Homeworld 3 is the third instalment of the Homeworld series, a space strategy game whose last instalment came out in 2003. It received a remaster in 2015, which we gave a 92 in our Homeworld Remastered Review—a worthy remake of “one of the most challenging and evocative strategy series ever made.”
Homeworld 3 was voted the #8 Most Wanted game in PC Gaming Show: Most Wanted by our panel of industry experts and critics, and PC Gamer travelled to Vancouver to film an extended interview with the team bringing the series back to life. It’s being developed by Blackbird Interactive (a newer team with many of the same developers from the original Homeworld games) and published by Gearbox. One returning developer is Rob Cunningham, the studio’s CEO and co-founder.
“In essence Homeworld 3 was really our original dream of Homeworld 2. The problem was, in the late ’90s / early 2000s, the vision for Homeworld 3 was utterly impossible to make.” Homeworld aims—both in 2003 and 2023—to provide deep-space strategy goodness and marry it with an XCOM-like attachment to your units, weaponizing atmosphere to get the job done.
Both the game’s director Lance Mueller and Cunningham himself talk about the new vistas they’re able to achieve in the modern day. “We’re thinking: ‘what are some of the coolest spectacles in the universe?’ … massive battles in asteroid fields, massive environments with these giant megaliths … we had to wait 20 years before we could do that.”
Those structures aren’t just set dressing, says Cunningham—they’ll form a big part of your strategy. “We wanted chokepoints, we wanted interesting strategic decision-making for the player … unit filtration where the small ships could get through gaps.” Mueller concurs: “Terrain will actually matter … we have tunnels where you can actually take your fighters and frigates [which] will actually remove you from the enemy sensors so you can ambush them.”
One reason for our interest in Homeworld 3 is the perhaps surprising fidelity underneath the hood. Every bullet’s simulated, Mueller says, so “you can actually use a larger ship to take fire for another ship”, which sounds both metal as hell and also potentially more gut-wrenching than we’re used to in RTSes, considering the team’s emphasis on and attachment to your units. “One of the biggest challenges is to get people to feel something for these ships … we always felt that the ships were the characters in the game,” says Cunningham, and it seems like the team’s leveraged modern technologies to do just that.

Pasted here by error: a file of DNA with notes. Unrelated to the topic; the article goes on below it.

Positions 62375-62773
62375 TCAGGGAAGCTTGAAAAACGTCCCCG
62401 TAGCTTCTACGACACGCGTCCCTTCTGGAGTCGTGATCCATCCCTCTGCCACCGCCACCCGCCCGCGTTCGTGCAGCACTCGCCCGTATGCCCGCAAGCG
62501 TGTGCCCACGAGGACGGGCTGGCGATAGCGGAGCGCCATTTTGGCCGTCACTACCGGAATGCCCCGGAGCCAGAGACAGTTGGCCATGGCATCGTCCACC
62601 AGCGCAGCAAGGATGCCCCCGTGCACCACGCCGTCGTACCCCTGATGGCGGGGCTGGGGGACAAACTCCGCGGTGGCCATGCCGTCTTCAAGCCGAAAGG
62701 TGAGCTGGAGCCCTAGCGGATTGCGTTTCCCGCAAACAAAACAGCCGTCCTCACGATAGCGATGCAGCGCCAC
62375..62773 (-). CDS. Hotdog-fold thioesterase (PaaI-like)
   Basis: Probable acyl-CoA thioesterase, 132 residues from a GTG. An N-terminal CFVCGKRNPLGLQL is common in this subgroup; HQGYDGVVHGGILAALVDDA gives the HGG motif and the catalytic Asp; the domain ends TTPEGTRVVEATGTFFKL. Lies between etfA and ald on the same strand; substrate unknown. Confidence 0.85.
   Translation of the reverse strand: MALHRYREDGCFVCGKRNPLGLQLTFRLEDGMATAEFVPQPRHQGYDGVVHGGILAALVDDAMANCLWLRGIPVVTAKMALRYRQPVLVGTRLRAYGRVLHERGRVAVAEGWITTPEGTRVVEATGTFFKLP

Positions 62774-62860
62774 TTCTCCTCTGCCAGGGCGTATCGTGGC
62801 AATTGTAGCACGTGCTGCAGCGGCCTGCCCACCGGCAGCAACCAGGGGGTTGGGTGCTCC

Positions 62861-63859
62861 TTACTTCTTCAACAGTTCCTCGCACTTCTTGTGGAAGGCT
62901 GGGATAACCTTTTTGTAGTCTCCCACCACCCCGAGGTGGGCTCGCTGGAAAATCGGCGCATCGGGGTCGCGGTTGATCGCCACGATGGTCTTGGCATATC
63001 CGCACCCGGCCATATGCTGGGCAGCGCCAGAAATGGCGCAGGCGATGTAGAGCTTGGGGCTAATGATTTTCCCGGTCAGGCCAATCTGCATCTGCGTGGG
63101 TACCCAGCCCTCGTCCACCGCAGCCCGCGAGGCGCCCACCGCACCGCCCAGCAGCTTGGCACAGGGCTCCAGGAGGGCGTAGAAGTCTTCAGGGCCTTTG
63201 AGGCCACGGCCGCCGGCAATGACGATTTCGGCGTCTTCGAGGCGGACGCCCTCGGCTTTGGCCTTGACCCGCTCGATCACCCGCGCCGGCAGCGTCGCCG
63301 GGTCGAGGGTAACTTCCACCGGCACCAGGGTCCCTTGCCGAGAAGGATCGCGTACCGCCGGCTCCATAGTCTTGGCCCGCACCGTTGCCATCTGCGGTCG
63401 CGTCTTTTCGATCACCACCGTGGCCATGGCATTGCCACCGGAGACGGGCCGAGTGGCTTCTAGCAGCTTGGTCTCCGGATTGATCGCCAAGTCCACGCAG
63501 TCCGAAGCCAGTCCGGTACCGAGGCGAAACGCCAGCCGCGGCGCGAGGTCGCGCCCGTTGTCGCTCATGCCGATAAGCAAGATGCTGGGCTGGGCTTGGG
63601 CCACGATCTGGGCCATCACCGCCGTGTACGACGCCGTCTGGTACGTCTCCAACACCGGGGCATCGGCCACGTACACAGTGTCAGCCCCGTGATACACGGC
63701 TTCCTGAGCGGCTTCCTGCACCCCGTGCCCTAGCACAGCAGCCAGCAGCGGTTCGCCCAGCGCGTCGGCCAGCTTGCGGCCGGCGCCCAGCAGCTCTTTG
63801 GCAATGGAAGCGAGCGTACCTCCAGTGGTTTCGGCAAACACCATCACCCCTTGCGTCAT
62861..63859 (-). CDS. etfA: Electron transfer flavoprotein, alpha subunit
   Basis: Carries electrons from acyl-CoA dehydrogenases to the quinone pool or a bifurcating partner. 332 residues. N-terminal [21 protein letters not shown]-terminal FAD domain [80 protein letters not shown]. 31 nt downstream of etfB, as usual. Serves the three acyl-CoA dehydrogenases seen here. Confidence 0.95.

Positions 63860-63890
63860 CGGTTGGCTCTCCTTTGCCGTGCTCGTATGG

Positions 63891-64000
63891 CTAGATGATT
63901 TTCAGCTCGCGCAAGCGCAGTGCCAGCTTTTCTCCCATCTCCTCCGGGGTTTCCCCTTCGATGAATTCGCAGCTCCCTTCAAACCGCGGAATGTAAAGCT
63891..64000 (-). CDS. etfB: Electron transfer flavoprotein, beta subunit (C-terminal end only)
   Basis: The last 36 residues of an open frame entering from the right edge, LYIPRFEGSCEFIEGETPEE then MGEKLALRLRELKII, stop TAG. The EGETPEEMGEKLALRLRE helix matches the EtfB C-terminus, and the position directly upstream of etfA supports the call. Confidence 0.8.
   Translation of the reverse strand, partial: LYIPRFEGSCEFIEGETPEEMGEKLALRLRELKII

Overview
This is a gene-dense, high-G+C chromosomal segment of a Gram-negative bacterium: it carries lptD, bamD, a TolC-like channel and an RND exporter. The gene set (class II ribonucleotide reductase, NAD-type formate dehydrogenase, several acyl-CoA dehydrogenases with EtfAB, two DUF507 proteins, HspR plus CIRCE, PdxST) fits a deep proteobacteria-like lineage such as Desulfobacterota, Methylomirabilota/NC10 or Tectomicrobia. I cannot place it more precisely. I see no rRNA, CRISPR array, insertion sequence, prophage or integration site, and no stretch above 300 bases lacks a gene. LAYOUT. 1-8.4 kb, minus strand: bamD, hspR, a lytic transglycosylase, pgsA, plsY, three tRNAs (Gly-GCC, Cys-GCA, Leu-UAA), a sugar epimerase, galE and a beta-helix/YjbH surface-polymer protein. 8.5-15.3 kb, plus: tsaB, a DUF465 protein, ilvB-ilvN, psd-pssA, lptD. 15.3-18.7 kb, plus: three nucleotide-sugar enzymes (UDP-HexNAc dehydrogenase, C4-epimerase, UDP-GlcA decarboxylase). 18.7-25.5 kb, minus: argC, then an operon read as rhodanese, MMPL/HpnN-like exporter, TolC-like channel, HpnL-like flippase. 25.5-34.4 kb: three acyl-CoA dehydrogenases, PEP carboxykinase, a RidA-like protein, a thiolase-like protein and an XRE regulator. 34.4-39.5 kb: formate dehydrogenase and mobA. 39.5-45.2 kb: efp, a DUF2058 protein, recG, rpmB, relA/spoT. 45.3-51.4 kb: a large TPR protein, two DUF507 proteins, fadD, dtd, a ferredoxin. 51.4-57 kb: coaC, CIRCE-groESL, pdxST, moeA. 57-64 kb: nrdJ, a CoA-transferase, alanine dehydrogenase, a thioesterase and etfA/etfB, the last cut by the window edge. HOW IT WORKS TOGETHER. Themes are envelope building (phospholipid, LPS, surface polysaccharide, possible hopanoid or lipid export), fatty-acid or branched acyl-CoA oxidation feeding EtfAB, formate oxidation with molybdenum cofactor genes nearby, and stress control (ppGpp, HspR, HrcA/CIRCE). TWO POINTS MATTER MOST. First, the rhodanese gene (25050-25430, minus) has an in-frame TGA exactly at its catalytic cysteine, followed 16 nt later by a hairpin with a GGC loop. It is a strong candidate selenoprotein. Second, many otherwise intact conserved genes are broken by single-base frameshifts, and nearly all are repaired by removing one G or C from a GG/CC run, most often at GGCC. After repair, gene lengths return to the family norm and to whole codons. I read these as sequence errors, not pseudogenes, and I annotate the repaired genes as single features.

Technical art director Demetrius Apostolopoulos says the team wanted to “give that sense that the ship is not just a piece of hollow metal” by exposing its guts when it takes damage, but also by building a weapon scarring system that leaves permanent marks on the ship’s hull. Mueller promises this persistence: “Each weapon type has a specific weapon scarring-capable element on a ship … you’ll see the history of battles as you go through the whole campaign.”
Sound design also forms a huge part of the equation. “We try to humanise these little metal boxes, and make it interesting for players to just follow them around,” says Dave Renn. Homeworld 3’s units will come with their own names and little snippets of lore for their pilots, as well as contextual dialogue far beyond just ‘my shields are hit!’ or the like, Renn mentions that they’ll comment on terrain features and nebulas scrambling their scanners, too.
On the whole, this really does seem like a team of devs taking a second shot at a game they love, with the technological training wheels blasted clean off. In contrast to something like Baldur’s Gate 3—made by a a studio that grew massively over the course of its development—Homeworld 3 is being built by people with a lot of experience together, not just in the game’s genre, but in the legacy of the series they’re continuing. Homeworld 3 can be pre-ordered on Steam right now, and it’s scheduled for release in March 2024.